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Draw 3-D
     

Draw 3-D

5.0 2
by Doug Dubosque, Doug DuBosque (Illustrator)
 

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Using easy-to-follow, step-by-step sketches, DuBosque introduces readers to the techniques of three-dimensional drawing. Beginning with such elementary concepts as depth, he progresses logically through shading, reflections, and multiple vanishing points.

Overview

Using easy-to-follow, step-by-step sketches, DuBosque introduces readers to the techniques of three-dimensional drawing. Beginning with such elementary concepts as depth, he progresses logically through shading, reflections, and multiple vanishing points.

Editorial Reviews

VOYA - Jane Van Wiemokly
Hart's How to Draw titles are part of a series that includes his How to Draw Comic Book Heroes and Villains (Watson-Guptill, 1995). They begin with the basics: how to draw heads and bodies. Hart continues in Dogs by showing different types and breeds, anatomy, and variations from reality. Bad Guys is essentially the same corresponding material, except that we get different bad types of men and women rather than dogs, including mutant and otherworld villains. These are not for beginners, but for those who already have some knowledge of drawing and ability. Bad Guys comes across as more sophisticated, geared for older teens, partly attributable to the subject matter. Boldly colored illustrations combined with the line drawings add to the professional look of the books, from which readers can get some ideas for drawing their own villains. Draw 3-D is a gem of a book. While Hart's books are better for eliciting ideas than giving exact how-to instructions, DuBosque takes readers step-by-step to teach perspective drawing. He assumes the reader has no knowledge of how to achieve 3-D drawings, so he uses clear, concise directions that are complemented by his illustrations. Anyone who wants to (forgive the pun) "add depth" to their artwork, but does not know how to accomplish it, would find this an effective source for learning linear perspective. DuBosque has done other books in this series on specific subjects such as Draw Ocean Animals, Draw Insects, Draw Cars, and Learn to Draw Now!, among others. Note: This review was written and published to address Draw 3-D: A Step-by-Step Guide to Perspective Drawing, How to Draw Cartoon Dogs, Puppies & Wolves, and How to Draw Comic Book Bad Guys and Gals. VOYA Codes: 4Q 2P M J S (Better than most, marred only by occasional lapses; For the YA with a special interest in the subject; Middle School, defined as grades 6 to 8; Junior High, defined as grades 7 to 9; Senior High, defined as grades 10 to 12). 1999, Peel Productions, Inc., P.O. Box 546, Columbus, NC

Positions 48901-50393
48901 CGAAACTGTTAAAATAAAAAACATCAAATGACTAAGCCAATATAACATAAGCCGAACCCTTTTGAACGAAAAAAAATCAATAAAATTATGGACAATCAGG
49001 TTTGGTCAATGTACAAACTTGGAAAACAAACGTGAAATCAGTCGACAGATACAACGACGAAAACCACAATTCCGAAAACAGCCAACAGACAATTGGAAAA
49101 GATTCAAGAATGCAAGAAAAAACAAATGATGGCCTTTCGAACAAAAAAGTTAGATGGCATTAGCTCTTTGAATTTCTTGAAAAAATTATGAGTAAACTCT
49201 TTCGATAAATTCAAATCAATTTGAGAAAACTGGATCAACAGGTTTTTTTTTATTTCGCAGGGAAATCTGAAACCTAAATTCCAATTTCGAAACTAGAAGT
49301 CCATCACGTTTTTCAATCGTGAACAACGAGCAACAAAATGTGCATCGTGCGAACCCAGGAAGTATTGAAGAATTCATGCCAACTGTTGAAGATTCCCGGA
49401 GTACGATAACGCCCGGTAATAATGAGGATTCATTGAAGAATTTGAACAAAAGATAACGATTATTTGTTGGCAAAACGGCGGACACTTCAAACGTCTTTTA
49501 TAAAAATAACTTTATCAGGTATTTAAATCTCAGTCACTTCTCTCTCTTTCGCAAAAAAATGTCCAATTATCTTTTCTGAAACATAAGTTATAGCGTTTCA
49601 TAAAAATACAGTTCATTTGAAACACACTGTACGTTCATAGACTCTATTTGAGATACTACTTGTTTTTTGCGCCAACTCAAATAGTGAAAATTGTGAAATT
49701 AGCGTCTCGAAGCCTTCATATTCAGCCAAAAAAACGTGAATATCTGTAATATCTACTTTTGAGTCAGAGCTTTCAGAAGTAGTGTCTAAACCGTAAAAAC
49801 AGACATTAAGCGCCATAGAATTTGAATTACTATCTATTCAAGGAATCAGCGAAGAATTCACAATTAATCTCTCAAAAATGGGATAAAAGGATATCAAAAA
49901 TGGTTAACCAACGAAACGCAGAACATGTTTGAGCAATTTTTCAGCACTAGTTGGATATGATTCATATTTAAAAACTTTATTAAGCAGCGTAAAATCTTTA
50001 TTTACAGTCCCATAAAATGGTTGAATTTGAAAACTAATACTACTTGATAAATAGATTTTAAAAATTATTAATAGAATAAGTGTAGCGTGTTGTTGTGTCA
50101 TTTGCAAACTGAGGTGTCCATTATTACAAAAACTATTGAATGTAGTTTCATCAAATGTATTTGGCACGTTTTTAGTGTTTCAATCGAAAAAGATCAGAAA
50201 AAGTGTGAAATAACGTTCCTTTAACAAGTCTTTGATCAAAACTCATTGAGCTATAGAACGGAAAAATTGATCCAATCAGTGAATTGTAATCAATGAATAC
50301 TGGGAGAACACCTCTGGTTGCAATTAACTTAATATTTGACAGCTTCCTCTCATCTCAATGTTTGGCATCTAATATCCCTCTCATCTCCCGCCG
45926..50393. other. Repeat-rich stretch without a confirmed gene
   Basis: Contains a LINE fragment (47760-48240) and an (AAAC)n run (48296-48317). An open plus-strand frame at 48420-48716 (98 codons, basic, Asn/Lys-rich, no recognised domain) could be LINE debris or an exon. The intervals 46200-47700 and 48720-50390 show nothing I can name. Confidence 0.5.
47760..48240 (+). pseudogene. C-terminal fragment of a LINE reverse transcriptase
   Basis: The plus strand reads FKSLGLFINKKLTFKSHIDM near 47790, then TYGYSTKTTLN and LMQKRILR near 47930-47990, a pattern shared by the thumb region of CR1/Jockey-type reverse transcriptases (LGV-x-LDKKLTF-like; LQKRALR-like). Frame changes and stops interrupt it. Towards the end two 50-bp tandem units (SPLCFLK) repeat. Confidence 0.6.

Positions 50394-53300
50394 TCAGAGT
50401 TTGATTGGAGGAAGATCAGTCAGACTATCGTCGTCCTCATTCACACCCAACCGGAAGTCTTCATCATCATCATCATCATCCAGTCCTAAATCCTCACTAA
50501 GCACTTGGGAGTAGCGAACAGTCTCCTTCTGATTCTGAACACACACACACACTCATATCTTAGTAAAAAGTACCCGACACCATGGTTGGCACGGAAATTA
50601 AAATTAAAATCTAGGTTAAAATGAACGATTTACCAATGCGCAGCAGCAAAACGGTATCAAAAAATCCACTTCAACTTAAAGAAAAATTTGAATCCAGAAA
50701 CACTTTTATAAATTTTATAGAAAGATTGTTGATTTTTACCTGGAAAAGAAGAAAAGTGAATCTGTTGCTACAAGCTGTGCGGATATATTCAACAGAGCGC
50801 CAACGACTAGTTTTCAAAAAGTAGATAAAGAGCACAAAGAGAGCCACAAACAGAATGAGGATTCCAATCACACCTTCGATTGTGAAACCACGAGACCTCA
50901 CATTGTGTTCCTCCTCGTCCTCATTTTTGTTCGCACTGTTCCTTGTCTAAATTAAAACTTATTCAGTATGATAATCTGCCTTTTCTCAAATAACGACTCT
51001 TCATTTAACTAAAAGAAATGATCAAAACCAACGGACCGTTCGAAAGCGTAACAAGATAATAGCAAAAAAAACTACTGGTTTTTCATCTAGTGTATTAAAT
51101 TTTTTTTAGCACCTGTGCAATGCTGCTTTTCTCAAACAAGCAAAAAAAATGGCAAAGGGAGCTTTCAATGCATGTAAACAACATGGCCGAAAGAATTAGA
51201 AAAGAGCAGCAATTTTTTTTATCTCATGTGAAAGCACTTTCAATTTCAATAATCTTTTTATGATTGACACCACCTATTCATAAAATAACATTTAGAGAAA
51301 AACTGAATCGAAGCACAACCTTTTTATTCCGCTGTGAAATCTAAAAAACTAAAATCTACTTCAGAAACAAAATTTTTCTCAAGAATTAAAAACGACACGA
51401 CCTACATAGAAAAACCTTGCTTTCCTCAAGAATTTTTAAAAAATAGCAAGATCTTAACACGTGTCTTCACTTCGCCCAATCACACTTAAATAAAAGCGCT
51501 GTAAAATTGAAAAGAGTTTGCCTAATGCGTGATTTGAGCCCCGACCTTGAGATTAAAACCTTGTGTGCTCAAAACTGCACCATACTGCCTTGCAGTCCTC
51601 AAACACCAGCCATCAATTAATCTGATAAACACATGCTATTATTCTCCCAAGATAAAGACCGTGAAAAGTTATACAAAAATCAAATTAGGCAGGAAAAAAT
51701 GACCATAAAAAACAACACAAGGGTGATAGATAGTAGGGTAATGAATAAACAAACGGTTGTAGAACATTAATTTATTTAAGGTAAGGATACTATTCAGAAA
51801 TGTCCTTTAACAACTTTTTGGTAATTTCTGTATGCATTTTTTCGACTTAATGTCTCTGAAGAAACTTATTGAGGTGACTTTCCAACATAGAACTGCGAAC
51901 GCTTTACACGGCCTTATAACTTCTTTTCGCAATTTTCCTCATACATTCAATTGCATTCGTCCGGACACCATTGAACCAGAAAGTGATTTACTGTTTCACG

School Library Journal
Gr 4 Up-Using easy-to-follow, step-by-step sketches, DuBosque introduces readers to the techniques of three-dimensional drawing. Beginning with such elementary concepts as depth, he progresses logically through shading, reflections, and multiple vanishing points. The supportive tone encourages novices to keep trying and not become discouraged. The drawings of what can go wrong and how to correct these errors are particularly helpful. Sure to be popular with budding artists of all ages, this is a good choice for any collection.-Michele Snyder, Chappaqua Public Library, NY Copyright 1999 Cahners Business Information.

Product Details

ISBN-13:
9780939217144
Publisher:
Peel Productions
Publication date:
09/28/2000
Series:
Learn to Draw Series
Edition description:
REV
Pages:
64
Sales rank:
173,265
Product dimensions:
8.45(w) x 10.95(h) x 0.25(d)
Age Range:
11 - 14 Years

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Draw 3-D 5 out of 5 based on 0 ratings. 2 reviews.
Anonymous More than 1 year ago
MadameKiki More than 1 year ago
Tis paper back book is the best way of undrtanding what happens to line and form in spcae that I have come across. For beginning artists of any age, or reviewing the principal of space and perspective, it offers some easy lessons and goes way beyond. As a long time art teacher and a practicing artist with grandchildren I have been looking for a book of this size and type. They are hard to come by. I have seen many art enthusists ruin a nice work by messing up simple shapes. You either train your eye to see what is really thereor remain an amateur. CCoit